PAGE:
Greenland Seabird Ecology
Meet the Team
Teacher - Mary Anne Pella-Donnelly
Mary Anne Pella-Donnelly teaches science at Chico Junior High School in Chico, California where her classes are activity-rich, lab-oriented, and focused on critical thinking skills. Ms. Pella-Donnelly has taught science, math, computer science, and health for 20 years and strives to help students get excited about science, their environment and community involvement. Ms. Pella-Donnelly serves on the Chico Unified District Curriculum Council, is a presenter at the California League of Middle Schools Conference, and is involved in the California Science Project. She enjoys playing indoor soccer, running, and volunteers as a “sport's mom” for her two teenagers still at home.
Researcher - Ann Harding
Ann Harding is a Research Associate at Alaska Pacific University in Anchorage. Ms. Harding has studied seabirds across the Northern Hemisphere, including Alaska, Iceland, the Norwegian High Arctic, and Greenland. She is specifically interested in understanding the response of marine birds to changes in prey availability. In addition to her research efforts, Ms. Harding works closely with the community of Ittoqqortoormiit, near the little auk colony in Greenland, to involve local school children and teachers in research activities.
Where are They?
The team worked on the steep, remote bird cliffs at Kap Hoegh on the east coast of Greenland, just north of the village of Ittoqqortoormiit, also known as Scoresbysund. This mountainous region of Greenland is the perfect habitat for little auks, who gather in large colonies on the steep cliffs to lay their eggs in rock crevices.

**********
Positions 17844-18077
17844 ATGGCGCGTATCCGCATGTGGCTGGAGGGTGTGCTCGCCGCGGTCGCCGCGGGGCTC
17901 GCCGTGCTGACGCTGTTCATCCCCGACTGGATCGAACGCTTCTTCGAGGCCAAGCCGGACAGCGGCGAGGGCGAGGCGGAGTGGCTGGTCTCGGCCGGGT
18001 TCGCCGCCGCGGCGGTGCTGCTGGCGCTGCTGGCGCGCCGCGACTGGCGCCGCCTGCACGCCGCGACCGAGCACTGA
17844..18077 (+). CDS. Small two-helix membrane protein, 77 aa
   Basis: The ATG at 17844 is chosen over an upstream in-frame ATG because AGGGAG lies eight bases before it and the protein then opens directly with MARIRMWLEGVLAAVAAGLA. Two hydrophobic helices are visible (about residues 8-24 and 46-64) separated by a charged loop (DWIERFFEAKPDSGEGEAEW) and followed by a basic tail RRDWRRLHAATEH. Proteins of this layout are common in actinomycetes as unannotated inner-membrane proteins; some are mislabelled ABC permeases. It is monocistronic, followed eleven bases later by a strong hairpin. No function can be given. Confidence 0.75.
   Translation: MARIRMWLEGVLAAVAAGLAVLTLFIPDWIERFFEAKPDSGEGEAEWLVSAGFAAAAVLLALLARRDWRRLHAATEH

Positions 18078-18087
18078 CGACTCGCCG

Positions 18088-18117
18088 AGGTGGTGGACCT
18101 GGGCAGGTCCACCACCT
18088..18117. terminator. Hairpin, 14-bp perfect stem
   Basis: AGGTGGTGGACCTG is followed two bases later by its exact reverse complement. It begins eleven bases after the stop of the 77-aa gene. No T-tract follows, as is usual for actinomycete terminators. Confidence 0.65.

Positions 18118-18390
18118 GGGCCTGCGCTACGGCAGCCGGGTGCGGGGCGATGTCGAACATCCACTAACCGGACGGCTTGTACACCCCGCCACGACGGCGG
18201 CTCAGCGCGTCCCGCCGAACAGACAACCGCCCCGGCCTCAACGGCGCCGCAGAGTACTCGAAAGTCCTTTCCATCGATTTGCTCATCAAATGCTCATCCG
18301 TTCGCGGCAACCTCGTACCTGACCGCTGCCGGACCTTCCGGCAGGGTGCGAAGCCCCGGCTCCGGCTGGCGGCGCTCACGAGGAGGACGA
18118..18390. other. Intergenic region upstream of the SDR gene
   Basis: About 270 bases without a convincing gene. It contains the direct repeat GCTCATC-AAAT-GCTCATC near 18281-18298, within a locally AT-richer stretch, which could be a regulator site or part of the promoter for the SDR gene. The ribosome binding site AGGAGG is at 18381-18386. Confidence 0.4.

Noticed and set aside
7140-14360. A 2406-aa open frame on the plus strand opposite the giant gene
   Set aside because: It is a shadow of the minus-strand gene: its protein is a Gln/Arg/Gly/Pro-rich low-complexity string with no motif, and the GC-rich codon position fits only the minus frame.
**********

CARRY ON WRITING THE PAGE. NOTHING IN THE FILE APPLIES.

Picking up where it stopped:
What are they Doing?
The research team studied little auks (Alle alle), small seabirds also known as dovekies that migrate to the High Arctic to breed in large colonies in Greenland and Spitsbergen. Little auks eat zooplankton, and parents feed their chick almost entirely on copepods (Calanus species). Different zooplankton communities are associated with the different water masses in the Greenland Sea. More importantly, the energy content of individual zooplankton differs among species, with larger species generally providing more energy to predators than smaller ones. Changes in the species composition of zooplankton communities associated with changes in oceanographic conditions in the Greenland Sea will therefore directly affect the quality of prey available to Little Auks. The East Greenland population of little auks forages in water that originates from the Arctic and they are able to eat large, energy-rich Calanus hyperboreus and Calanus glacialis, whereas little Auks breeding in areas influenced by warmer water on the west coast of Spitsbergen may be forced to forage on smaller, less energy-rich Calanus finmarchicus. The team compared the breeding and feeding ecology of populations of Little Auks breeding in East Greenland with populations in West Spitsbergen. They examined the feeding and breeding behavior of the birds and collected information about their overall health and physiology such as size, chick growth, food type and quality, and the quantity of stress hormones in their blood.
|Calorimetry Lab||Overview Students will learn the basics of calorimetry, energetics and respiration as they pertain...||Lesson|
|Animal Monitoring Introduction||Overview Students will conduct quantitative and qualitative observations on living organisms. By...||Lesson|
|Little Auks in California!? A research/education collaborative model||Presentation given by Mary Anne Pella Donnelly and Ann Harding at the Alaska Bird Conference,...||Presentation|
|An Arctic expedition||26 April 2007||Article covering Mary Anne Pella-Donnelly's PolarTREC expedition.||Article|
|Little Auk Survival Challenge||Overview Dividing the class into Little auks and predators, students complete survival game for...||Lesson|
|Greenland Seabird Ecology||3 August 2007||Live event with approximately 40 colleagues, friends, students and interested members of the public...||Event|